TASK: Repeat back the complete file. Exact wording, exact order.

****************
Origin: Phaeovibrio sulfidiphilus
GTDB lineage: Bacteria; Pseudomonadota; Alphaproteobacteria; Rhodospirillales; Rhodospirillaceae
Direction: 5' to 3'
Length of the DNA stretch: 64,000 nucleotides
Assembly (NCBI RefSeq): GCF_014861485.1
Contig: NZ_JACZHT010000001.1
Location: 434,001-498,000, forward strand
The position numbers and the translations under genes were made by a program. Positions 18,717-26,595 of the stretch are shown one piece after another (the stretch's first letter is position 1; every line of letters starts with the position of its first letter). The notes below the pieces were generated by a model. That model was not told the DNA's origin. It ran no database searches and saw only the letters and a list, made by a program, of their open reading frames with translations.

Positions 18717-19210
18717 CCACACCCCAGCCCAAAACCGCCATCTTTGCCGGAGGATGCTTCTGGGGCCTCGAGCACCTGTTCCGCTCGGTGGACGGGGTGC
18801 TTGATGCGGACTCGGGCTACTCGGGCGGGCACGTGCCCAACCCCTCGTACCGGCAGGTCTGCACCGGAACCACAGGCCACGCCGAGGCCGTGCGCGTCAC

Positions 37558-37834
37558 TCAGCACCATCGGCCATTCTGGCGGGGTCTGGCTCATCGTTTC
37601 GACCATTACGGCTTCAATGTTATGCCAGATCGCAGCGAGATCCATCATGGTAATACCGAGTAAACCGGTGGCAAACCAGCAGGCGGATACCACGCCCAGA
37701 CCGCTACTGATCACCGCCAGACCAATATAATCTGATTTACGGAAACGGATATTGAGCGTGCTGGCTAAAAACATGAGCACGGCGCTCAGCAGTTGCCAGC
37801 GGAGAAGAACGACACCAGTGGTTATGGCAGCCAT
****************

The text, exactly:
Origin: Phaeovibrio sulfidiphilus
GTDB lineage: Bacteria; Pseudomonadota; Alphaproteobacteria; Rhodospirillales; Rhodospirillaceae
Direction: 5' to 3'
Length of the DNA stretch: 64,000 nucleotides
Assembly (NCBI RefSeq): GCF_014861485.1
Contig: NZ_JACZHT010000001.1
Location: 434,001-498,000, forward strand
The position numbers and the translations under genes were made by a program. Positions 18,717-26,595 of the stretch are shown one piece after another (the stretch's first letter is position 1; every line of letters starts with the position of its first letter). The notes below the pieces were generated by a model. That model was not told the DNA's origin. It ran no database searches and saw only the letters and a list, made by a program, of their open reading frames with translations.

Positions 18717-19210
18717 CCACACCCCAGCCCAAAACCGCCATCTTTGCCGGAGGATGCTTCTGGGGCCTCGAGCACCTGTTCCGCTCGGTGGACGGGGTGC
18801 TTGATGCGGACTCGGGCTACTCGGGCGGGCACGTGCCCAACCCCTCGTACCGGCAGGTCTGCACCGGAACCACAGGCCACGCCGAGGCCGTGCGCGTCAC

Positions 37558-37834
37558 TCAGCACCATCGGCCATTCTGGCGGGGTCTGGCTCATCGTTTC
37601 GACCATTACGGCTTCAATGTTATGCCAGATCGCAGCGAGATCCATCATGGTAATACCGAGTAAACCGGTGGCAAACCAGCAGGCGGATACCACGCCCAGA
37701 CCGCTACTGATCACCGCCAGACCAATATAATCTGATTTACGGAAACGGATATTGAGCGTGCTGGCTAAAAACATGAGCACGGCGCTCAGCAGTTGCCAGC
37801 GGAGAAGAACGACACCAGTGGTTATGGCAGCCAT